Pruhonice Park is just outside of Prague but is well worth the visit. It’s one of the biggest parks set in wonderfully landscaped countryside with a great view of a large chateau. It’s also a UNESCO site.
Where is Pruhonice Park?
Pruhonice Park is just outside Prague and it’s best to visit as a longer 1/2 day or a whole day trip.
- Large woodland park in a lovely setting
- Great for a long walk as it’s largely flat to walk around and the paths are well maintained
The park was established by Arnost Emanuel Silva-Tarouca, who started the grand work of re-modeling the park in 1885 and it took him a good 40 years before the park was completed. He used the natural valleys of three local streams – Botic, Dobrejovicky and Zdimericky to create a woodland paradise full of seasonal plants, trees and special shrubs.
What to see in Pruhonice park
Pruhonice Chateau Exhibition
The castle was built in the 19 century, but in a neo-Renaissance style, which was very popular at the time. It’s beautifully painted, decorated and has a truly wonderful inner courtyard with magnificent views of the lake below the castle.
The castle is not open to the public as such, but you can visit a few rooms on the ground floor where there is an exhibition about Pruhonice Park
The Park’s Main View
From here you can see the castle through the trees and shrubs and in the springtime you’ll also see colourful rhododendrons. The view is beautiful, although unless you have a good camera, you get better views of the whole castle from the other side of the main lake (follow the shortest walk)
This is the highest point of the park, which used to be a house. Only a tower and a little chapel remain today. You can climb the steps to the top of the tower to view the park from the top (you won’t be able to see the castle from there).
This is a pretty little cottage build in a traditional way and you can find it close to the second entrance or exit from the park and close to Labeska Pond.
Three different walks within the Pruhonice Park
All walks are signposted although it’s a good idea to pick up a leaflet from the ticket office in case you need to double-check your directions. I found that couple of places were not as clearly marked as I’d expected them to be.
This shorter walk is great for an undemanding mid afternoon stroll with children and it’s also suitable for wheelchairs or prams. Perfect if you have only 1 hour as this route is about 2,5 km long.
Mid length walk
This mid length walk will take you through the best parts of the park, including the lake, view points, tower and the Czech cottage. It can be done comfortably in 2 hrs as the walk is about 6 km long.
This walk is nearly 10 km long and will take you to the furthest parts of the park. It’s marked with visible signs, so that you can’t get lost.
Pruhonice – Centre of Pruhonice town is about 18 km from the centre of Prague – towards Ricany.
How to get there
The best way to get to Pruhonice is to take the underground to Opatov (Line C) and then take the 385 or 363 bus. From the underground, you’ll need to walk up to the road level. There are plenty of buses during weekdays, but only about 2 buses an hour at the weekends and late evenings.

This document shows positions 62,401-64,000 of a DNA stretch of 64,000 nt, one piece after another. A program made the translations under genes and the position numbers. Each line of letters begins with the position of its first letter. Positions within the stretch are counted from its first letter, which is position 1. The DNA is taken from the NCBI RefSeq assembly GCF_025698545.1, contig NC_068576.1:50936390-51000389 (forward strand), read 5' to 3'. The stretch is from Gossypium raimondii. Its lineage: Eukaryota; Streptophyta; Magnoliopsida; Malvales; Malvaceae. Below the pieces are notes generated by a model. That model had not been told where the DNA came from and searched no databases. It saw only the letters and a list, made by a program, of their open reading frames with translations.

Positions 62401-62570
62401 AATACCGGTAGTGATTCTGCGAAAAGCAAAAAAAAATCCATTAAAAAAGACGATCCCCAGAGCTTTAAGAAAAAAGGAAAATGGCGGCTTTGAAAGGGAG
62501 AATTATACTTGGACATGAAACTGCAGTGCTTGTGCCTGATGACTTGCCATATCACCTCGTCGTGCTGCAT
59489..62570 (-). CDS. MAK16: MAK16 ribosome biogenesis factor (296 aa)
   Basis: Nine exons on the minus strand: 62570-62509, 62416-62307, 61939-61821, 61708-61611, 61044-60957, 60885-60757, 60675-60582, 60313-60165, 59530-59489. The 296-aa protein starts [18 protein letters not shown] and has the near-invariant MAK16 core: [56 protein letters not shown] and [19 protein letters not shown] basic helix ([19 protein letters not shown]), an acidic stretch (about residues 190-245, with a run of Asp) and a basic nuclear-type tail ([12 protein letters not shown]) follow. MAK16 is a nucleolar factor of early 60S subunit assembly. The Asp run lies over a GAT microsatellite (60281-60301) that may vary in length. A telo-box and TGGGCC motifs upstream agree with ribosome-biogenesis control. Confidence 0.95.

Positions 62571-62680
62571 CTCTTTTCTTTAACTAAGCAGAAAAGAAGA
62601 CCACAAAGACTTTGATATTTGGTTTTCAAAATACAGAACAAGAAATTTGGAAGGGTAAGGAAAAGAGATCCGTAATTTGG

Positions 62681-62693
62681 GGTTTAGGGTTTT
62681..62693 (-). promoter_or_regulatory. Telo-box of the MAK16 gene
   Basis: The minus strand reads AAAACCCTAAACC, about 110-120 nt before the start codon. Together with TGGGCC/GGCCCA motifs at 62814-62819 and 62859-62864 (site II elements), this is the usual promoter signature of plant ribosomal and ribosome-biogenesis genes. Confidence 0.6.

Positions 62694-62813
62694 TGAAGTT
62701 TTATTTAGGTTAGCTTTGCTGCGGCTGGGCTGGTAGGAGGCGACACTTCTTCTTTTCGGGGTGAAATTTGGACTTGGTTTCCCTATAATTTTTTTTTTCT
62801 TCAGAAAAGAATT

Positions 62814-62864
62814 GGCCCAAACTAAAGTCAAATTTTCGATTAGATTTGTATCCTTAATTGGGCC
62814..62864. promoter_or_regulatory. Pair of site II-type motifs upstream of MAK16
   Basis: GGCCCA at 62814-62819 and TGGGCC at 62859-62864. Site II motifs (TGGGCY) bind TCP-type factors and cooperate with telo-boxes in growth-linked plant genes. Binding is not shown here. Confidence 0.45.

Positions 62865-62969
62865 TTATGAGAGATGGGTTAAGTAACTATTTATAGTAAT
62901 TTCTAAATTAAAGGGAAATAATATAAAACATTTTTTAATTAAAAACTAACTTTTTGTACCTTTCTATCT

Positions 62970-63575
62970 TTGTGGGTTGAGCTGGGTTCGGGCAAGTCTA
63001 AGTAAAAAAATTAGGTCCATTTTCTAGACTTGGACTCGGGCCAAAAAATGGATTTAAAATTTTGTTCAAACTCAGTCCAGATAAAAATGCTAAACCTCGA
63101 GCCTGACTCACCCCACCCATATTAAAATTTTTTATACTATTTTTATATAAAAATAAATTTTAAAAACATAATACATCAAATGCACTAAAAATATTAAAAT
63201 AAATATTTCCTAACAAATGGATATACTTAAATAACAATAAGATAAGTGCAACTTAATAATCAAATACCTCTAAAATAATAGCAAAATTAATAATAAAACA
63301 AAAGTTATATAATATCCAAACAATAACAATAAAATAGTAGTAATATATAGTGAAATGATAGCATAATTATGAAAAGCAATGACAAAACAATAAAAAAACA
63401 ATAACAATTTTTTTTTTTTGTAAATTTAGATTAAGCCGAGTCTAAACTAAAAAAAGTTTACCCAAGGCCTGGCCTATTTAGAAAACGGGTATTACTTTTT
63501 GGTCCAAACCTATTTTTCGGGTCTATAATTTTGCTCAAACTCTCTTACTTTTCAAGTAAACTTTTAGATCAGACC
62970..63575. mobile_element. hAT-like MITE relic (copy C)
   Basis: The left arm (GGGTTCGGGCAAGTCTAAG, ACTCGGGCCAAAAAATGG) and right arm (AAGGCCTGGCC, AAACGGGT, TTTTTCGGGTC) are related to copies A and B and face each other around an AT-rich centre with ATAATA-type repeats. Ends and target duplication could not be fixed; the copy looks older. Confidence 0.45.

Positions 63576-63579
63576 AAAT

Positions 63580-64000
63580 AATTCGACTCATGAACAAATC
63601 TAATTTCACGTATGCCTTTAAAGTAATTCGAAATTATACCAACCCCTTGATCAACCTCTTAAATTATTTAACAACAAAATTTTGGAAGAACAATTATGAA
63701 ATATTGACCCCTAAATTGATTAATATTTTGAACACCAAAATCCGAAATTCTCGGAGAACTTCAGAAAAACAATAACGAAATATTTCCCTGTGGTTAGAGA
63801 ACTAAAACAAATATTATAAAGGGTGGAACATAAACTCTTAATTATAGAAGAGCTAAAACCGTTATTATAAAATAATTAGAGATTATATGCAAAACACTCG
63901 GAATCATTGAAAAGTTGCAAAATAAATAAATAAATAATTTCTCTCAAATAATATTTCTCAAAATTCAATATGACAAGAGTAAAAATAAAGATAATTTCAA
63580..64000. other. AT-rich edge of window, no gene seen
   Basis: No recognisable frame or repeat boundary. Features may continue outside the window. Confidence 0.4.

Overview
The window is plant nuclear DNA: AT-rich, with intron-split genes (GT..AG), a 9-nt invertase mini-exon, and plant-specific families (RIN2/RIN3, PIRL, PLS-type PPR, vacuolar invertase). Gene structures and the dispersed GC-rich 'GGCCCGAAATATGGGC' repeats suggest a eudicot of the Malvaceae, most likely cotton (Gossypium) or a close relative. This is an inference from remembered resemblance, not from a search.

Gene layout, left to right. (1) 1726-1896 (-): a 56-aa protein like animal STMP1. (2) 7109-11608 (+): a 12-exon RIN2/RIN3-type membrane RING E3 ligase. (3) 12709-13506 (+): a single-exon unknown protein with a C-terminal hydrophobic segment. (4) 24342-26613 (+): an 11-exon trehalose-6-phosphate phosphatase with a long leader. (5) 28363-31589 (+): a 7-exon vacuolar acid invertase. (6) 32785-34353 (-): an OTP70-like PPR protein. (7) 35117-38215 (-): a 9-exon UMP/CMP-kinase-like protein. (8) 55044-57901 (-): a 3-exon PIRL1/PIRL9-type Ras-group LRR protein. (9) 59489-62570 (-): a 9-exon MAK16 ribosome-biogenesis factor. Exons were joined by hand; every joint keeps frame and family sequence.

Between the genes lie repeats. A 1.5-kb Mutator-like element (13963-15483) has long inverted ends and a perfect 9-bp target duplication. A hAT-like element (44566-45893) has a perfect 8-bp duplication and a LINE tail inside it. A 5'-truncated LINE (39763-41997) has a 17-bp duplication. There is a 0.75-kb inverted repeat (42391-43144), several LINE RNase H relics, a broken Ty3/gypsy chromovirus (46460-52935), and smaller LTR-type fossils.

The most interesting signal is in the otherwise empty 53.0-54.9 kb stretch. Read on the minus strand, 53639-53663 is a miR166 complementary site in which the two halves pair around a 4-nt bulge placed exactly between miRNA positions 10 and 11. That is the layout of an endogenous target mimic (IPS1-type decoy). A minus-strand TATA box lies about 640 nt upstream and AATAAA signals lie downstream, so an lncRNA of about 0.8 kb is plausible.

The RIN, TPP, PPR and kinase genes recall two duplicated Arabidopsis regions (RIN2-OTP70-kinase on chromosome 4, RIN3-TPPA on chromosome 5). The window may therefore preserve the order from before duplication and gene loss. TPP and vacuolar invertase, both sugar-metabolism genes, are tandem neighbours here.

It takes 20 minutes to get to Pruhonice from Opatov, but because Pruhonice is in the outer ring (1 zone), you’ll either need to get a ticket for 2 consecutive zones (the cheapest one for 14 CZK) if you have a day or three or monthly day Prague transport pass.
Your Prague pass is valid until about 3 stops before Pruhonice, so the cheapest ticket will pay for the difference between these zones.
If you don’t have any ticket, you can buy a longer time ticket valid for at least 4 consecutive zones.
Alternatively, you can buy a ticket at the driver or online via the Litacka app or a website.
An Adult ticket is 100 CZK in the summer season and 70 CZK in the winter. Children, family and OAP tickets are also available at a discounted price. The park also sells yearly passes, which unless you intend to visit at least 10 times a year is not really worth it.
Unlike some other pay to enter parks in Prague, Pruhonice Park is open all year round. The park usually opens at 7 am each day (8 am or 9 am in the winter) and then it closes based on when the sun goes down. In the summer this is around 8 pm and winter around 4pm. Last time I visited, it was a beautiful autumn day in October and the park was open from 7 am to 7 pm.
There are several restaurants and coffee shops in Pruhonice town, very close to the entrance to the park.
There is a convenient street food kiosk at the entrance of the park (just before you reach the ticket office). You can get the traditional ‘Parek v rohliku’ (Hotdog in a roll) or Smazeny Syr (Fried cheese) as well as tea, coffee or other snacks and drinks. All reasonably priced and quickly made.
There is also a lovely coffee place inside the chateau, where you can get a coffee or tea to go or sit down and have simple hot snacks, drinks and homemade brownies.
Once you get deeper in to the park, you are on your own, so bring snacks and drinks with you or have a refreshments break before or after your walk.
Toilets are located behind the main entrance from the Pruhonice town. There are also toilets located in the smaller car park close to the Czech Cottage – in the middle of the park.
There don’t seem to be any other toilet facilities once you enter the park, at least I didn’t see any last time I visited and walked through most of the park.
Other sports & activities in the park
This park is intended for walking only – you are not allowed to cycle, use skates, push bikes or anything else. You can, of course, bring a pram for your child, if you are travelling with little ones.
Dogs can enter but should be kept on a lead (at all times).
STAY IN TOUCH
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